Sidewalk Dave– Hard On Romance
Sidewalk Dave is a good guy. I’ve known him for a while through a mutual friend who works with Dave at Miya’s Sushi, a sushi restaurant so good I will not try to do it justice in such a small amount of space. I have seen Dave perform a few times now, and, as I documented in my first CMJ post, he’s switched his style up from folk to rock & roll in the time I’ve known him, which I consider to be quite a good move. According to his website’s bio, Dave was kicked out of his 7th-grade band for improvising during shows for their parents, and broke up his college “pretentious prog-rock band” after he was arrested for possession of LSD. Now he’s doing what he wants, making music that expresses who he is, rather than trying to please anyone. From talking to Dave, I’ve gotten a sense that he’s in this for the love of the music. And he’s making some excellent music here.
Try #s 2 + 8 (“Something About Me”, “Soft Portal”)
Sky Ferreira– Ghost
We also got to see Sky Ferreira at CMJ, though in her case, I just barely got to catch a glimmer of her piercing blonde hair, as her set at Piano’s was packed to capacity. Soon after CMJ, Pitchfork said of Ferreira: It’s official: she’s the year’s next big latent potential. ” Also in that Pitchfork article: mention of her childhood friendship with Michael Jackson and of a tweet by Katy Perry of the then-17 Ferreira holding a bottle of vodka, along with the quote:”I like em right before they’re famous… Fresh meeeat.” For a girl with that kind of backstory, Ferreira, now 20, seems surprisingly grounded and poised to blow up on her own terms, not as some pre-fabricated pop star. Her outstanding single off this EP, “Everything Is Embarrassing” sounds like the assured work of a veteran singer/songwriter who knows how to make a great pop song. In fact, if I were to compare her to anyone, it would be veteran Swedish pop goddess, Robyn, or my new favorite Swedish pop combo Niki and the Dove. This is catchy pop with soul, far from the corporate garbage you might hear on the right side of your dial.
Try #s 1 + 5 (“Sad Dream” + “Everything Is Embarrassing”)
Check out Fletcher C. Johnson, Natural Child, King Tuff, and The Barbaras after the jump…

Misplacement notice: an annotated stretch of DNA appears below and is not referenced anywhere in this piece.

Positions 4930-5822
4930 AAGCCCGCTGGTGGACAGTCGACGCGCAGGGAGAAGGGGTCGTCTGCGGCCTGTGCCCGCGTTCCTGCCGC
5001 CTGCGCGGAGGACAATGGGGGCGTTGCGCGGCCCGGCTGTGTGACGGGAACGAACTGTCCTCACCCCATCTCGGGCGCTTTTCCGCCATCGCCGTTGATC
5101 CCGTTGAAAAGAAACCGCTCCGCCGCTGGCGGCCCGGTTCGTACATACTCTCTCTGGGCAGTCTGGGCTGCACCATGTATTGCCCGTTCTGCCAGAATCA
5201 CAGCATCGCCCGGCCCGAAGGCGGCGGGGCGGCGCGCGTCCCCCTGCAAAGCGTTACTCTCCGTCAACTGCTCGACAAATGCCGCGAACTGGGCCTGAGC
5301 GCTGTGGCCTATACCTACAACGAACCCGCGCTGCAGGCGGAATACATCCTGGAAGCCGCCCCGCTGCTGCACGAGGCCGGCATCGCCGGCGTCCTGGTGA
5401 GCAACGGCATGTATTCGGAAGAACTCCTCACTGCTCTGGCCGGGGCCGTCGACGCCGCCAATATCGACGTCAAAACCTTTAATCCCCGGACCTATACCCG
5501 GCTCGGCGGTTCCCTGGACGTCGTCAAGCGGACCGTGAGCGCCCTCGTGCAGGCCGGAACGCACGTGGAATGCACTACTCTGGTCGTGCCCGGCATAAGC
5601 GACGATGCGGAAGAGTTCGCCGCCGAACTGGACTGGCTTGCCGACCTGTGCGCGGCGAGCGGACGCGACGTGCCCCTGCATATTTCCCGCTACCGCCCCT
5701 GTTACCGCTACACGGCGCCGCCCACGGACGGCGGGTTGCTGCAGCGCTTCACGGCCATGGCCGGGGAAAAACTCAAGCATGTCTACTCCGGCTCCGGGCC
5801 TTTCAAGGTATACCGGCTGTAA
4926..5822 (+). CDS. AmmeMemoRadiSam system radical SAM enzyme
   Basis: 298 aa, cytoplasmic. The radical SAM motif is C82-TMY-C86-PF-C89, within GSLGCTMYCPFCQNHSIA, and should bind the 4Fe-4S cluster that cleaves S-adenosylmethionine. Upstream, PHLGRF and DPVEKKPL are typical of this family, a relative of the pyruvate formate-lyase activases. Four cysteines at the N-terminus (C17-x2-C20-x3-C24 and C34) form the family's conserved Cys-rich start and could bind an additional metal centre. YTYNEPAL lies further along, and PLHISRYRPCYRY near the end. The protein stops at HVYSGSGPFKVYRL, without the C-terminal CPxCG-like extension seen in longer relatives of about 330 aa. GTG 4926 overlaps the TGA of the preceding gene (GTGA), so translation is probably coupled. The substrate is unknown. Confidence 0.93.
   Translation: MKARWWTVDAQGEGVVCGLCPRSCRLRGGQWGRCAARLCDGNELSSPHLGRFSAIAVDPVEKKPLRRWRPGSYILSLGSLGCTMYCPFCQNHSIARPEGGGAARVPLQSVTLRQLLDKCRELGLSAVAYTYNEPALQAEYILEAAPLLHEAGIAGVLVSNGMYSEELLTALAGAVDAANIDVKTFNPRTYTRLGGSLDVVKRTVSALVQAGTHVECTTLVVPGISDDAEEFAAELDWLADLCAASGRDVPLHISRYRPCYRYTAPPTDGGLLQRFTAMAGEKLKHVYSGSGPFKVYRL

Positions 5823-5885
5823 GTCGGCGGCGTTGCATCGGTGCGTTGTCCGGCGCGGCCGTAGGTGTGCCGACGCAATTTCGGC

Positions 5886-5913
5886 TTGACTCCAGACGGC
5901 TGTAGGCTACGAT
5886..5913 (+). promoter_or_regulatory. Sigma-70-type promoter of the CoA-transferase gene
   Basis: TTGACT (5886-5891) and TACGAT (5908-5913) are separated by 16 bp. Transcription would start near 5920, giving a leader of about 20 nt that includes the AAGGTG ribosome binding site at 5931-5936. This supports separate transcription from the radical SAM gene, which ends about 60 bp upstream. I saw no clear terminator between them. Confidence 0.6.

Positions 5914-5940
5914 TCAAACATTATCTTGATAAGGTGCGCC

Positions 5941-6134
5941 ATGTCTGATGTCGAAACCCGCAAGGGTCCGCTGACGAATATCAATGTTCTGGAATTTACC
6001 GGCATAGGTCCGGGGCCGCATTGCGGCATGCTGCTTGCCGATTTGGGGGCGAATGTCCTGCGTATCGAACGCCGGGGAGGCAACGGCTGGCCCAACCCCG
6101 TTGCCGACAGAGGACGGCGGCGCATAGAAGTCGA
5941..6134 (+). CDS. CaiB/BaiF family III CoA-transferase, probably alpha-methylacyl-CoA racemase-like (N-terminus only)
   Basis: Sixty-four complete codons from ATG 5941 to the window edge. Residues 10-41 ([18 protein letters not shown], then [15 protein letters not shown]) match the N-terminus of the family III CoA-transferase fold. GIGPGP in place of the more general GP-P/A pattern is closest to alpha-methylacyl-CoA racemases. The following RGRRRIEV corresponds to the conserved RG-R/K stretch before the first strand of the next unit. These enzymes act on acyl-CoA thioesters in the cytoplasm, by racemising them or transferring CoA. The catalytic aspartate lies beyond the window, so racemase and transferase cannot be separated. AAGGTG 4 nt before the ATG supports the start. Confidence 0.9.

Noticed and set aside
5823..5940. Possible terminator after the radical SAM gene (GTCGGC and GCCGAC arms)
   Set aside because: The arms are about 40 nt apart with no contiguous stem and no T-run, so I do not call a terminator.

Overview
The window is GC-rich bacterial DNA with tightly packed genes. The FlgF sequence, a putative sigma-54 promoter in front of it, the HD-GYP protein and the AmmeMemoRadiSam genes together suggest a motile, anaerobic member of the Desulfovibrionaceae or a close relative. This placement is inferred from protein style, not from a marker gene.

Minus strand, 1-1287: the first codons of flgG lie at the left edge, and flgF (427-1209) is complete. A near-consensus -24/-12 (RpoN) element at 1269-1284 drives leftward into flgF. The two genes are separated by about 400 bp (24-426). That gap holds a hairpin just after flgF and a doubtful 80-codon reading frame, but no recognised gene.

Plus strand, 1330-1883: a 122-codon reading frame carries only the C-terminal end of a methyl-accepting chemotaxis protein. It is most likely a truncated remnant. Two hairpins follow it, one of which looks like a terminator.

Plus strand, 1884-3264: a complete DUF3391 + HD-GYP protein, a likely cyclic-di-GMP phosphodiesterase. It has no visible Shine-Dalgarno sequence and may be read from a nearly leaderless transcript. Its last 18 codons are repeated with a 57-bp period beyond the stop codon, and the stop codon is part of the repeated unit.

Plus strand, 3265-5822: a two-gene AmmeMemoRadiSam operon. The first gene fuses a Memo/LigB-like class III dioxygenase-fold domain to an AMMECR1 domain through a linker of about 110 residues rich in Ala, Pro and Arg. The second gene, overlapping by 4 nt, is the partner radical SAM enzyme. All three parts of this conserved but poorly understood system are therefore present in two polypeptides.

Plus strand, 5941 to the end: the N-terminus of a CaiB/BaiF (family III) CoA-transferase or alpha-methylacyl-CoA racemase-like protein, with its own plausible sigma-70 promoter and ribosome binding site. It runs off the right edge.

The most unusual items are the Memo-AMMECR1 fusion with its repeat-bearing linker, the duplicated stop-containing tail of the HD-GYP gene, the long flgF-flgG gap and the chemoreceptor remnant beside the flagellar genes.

Fletcher C. Johnson– Salutations
This is one of 25 cassettes that Burger Records sent to our station. Burger is a very cool record label that releases garage, psych, punk, and generally weird albums, many of which are cassette-only. I have yet to be disappointed by anything I’ve heard from the label, and Salutations is no exception. Johnson is a member of King Tuff‘s group, and, as much as I like this year’s King Tuff, this one might actually be better. Like Tuff, Johnson has a great ear for catchy pop melodies, but will also speed things up on garage-y tunes like “Wasted Boys.”
Try #s 2,3,8,10 (“Wasted Boys”, “Send Me Your Love”, “Happy Birthday”, “Radio High”)
Natural Child– For the Love of the Game
Natural Child is my favorite of the Burger bands. Burger provides some often-hilarious genre descriptions on their cassettes. The best is For the Love of the Game‘s: “Whiskey-soaked Doobie-smoked Boogie rock.” That’s right on the money. Natural Child are a band from Nashville who play the hell out of 70s-style rock & roll and don’t give a damn about doing nothing else. This is the sound of a great band having a great time.
Try #s 2 + 3 (“She Got a Mind” + “Baby”)
King Tuff– “Screaming Skull” b/w “Love Potion”
As mentioned above, King Tuff knows how to make some catchy, catchy garage-pop. He sent this one in on vinyl, along with a note that says “WESU Rocks!” Well, just check out the album art for visual proof that King Tuff, too, rocks. “Screaming Skull” is also a very fun song.
Try #1 (“Screaming Skull”)
The Barbaras– 2006-2008
If you, like me, are a sucker for exuberant, fun, catchy garage-pop, then this has been a good couple of weeks. Here’s a series of long-rumored-to-be-lost recordings by members of Jay Reatard‘s old backing band. If you’ve listened to that man’s (RIP) oeuvre, you know that his band made some astoundingly awesome, undeniably foot-stomping rock & roll. This compilation matches that quality. Reatard produced these songs, but after two of the band members quit his band, he claimed to have destroyed their songs in retaliation. Thankfully for us, he was bluffing.
Try #s 1 + 5 (“Day At The Shrine” + “Superball”)